PhD in Anthropology
The PhD in Anthropology program empowers students to apply anthropological concepts to contemporary social problems. Through rigorous coursework and independent research, students hone their communication and academic expertise.
Doctoral students work in small cohorts under faculty mentors. They explore ethnographic questions and complete original research that integrates archaeology, gender studies, ethnography, international affairs, museum studies and more.
The PhD in Anthropology has no formal concentrations but is primarily focused on sociocultural anthropology and the archaeology of biologically modern humans (applicants interested in the study of human evolution should apply instead to the PhD in Human Paleobiology). All students are strongly encouraged to complete an internship at one of Washington, D.C.’s many cultural institutions and museums.
GRE scores are not required for application to the MA, MS and PhD programs and, if submitted with the application, will play no role in our departmental admissions decisions. The department of anthropology values building a thriving intellectual community that is diverse, equitable and inclusive. We do not consider GRE scores to be a valid predictor of intellectual promise — indeed we believe the GRE often promotes injustices that are contrary to our values.
Admissions and Funding
Research Area Highlight
Areas of Interest
The PhD in Anthropology program encourages prospective students with scholarly interests in public life to discuss their research interests in these focus areas during the application process:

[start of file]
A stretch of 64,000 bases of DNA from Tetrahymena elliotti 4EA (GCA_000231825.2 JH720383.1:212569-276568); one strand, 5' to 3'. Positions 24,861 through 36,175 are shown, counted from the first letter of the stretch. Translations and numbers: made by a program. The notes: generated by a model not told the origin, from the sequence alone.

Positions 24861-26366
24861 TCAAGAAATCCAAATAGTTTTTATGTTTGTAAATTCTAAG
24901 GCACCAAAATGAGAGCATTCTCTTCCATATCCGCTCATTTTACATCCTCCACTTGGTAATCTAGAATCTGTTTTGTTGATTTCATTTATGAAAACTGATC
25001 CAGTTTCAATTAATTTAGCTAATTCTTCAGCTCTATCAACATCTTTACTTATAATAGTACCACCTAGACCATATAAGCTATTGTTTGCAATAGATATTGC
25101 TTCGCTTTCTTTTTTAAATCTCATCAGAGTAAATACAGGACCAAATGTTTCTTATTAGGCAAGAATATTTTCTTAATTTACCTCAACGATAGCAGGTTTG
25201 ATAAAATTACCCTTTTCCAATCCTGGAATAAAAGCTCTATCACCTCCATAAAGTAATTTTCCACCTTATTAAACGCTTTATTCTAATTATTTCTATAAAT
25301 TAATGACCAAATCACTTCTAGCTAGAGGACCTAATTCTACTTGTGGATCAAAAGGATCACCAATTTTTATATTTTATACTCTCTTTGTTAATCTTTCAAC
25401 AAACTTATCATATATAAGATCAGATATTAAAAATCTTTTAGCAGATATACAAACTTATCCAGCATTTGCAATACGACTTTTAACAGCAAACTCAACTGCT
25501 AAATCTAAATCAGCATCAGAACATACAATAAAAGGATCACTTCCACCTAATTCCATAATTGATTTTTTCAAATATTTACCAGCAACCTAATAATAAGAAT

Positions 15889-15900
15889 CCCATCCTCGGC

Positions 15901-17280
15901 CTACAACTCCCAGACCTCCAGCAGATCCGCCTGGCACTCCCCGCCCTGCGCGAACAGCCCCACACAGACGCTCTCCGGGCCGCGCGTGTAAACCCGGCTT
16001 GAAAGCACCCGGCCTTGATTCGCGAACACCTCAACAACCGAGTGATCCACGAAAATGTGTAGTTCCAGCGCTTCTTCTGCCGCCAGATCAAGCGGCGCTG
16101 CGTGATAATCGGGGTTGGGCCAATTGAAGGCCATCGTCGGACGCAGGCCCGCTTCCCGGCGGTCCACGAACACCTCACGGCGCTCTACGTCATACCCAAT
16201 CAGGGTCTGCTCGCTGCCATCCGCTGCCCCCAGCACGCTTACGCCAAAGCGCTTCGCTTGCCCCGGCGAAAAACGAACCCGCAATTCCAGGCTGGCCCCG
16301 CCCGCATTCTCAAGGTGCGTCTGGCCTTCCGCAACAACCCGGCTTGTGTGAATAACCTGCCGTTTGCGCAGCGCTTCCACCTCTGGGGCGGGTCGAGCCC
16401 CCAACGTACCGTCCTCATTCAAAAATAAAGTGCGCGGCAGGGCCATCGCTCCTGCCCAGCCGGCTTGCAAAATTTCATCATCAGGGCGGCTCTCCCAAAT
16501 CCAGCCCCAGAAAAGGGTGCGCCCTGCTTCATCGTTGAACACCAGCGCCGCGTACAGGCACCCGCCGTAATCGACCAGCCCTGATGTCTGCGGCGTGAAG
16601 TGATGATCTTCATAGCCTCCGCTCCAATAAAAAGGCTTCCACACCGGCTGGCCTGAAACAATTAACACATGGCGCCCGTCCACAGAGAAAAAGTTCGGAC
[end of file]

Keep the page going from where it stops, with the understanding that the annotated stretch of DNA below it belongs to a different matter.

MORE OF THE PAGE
- The social world of public policy, both in centers of power and in the diverse range of places where these policies are formulated, contested and put into practice. Washington, D.C., provides unique access to such institutions.
- The complex work of governance at global, national and local scales. This research area asks questions about the discourse and practice of scientific, bureaucratic and religious authority.
- The role of materiality and material culture in the various dimensions of social life. In this focus, students explore how things are made, consumed and circulate through time and space.
- The role of the digital in our world, and how it constitutes, transforms and disrupts the contemporary human experience. Digital ethnography examines the internet’s role in our lives, as well as how it affects “offline” categories such as kinship, labor, gender, power, mobility and inequality.
- The social model of disability. In this area, society and not the individual is responsible for disability. Research explores how societies create and classify impairments, and how disability reverberates through kinship, politics, religion and aesthetics. What does one community view as deviant, and another view as expected?
|Students are expected to take three of the four offered proseminars; however, students with significant background in a field, as determined through petition to the instructor, may waive one proseminar.|
|ANTH 6101||Proseminar in Biological Anthropology|
|ANTH 6102||Proseminar in Sociocultural Anthropology|
|ANTH 6103||Proseminar in Archaeology|
|ANTH 6104||Proseminar in Linguistic Anthropology|
|One research methods seminar|
|ANTH 6531||Methods in Sociocultural Anthropology|
|One professional skills and ethics seminar|
|Dissertation Research (6-24 credits)|
|ANTH 8999||Dissertation Research|
All students must demonstrate proficiency in one foreign language; an additional language may be required if it is needed for fieldwork or archival research. An internship in anthropology and public life at an institution responsible for communicating anthropological knowledge to diverse audiences is recommended.
Requirements for the second phase of the program
In the second phase, students prepare a research proposal that meets funding agency guidelines and take the general examination in at least three major areas (e.g., a general field in anthropological theory, a geographic area, and a thematically defined field). Following successful completion of the general examination, an oral defense of the student’s research proposal is held. Those who pass advance to candidacy for the PhD and engage in completion and defense of the dissertation.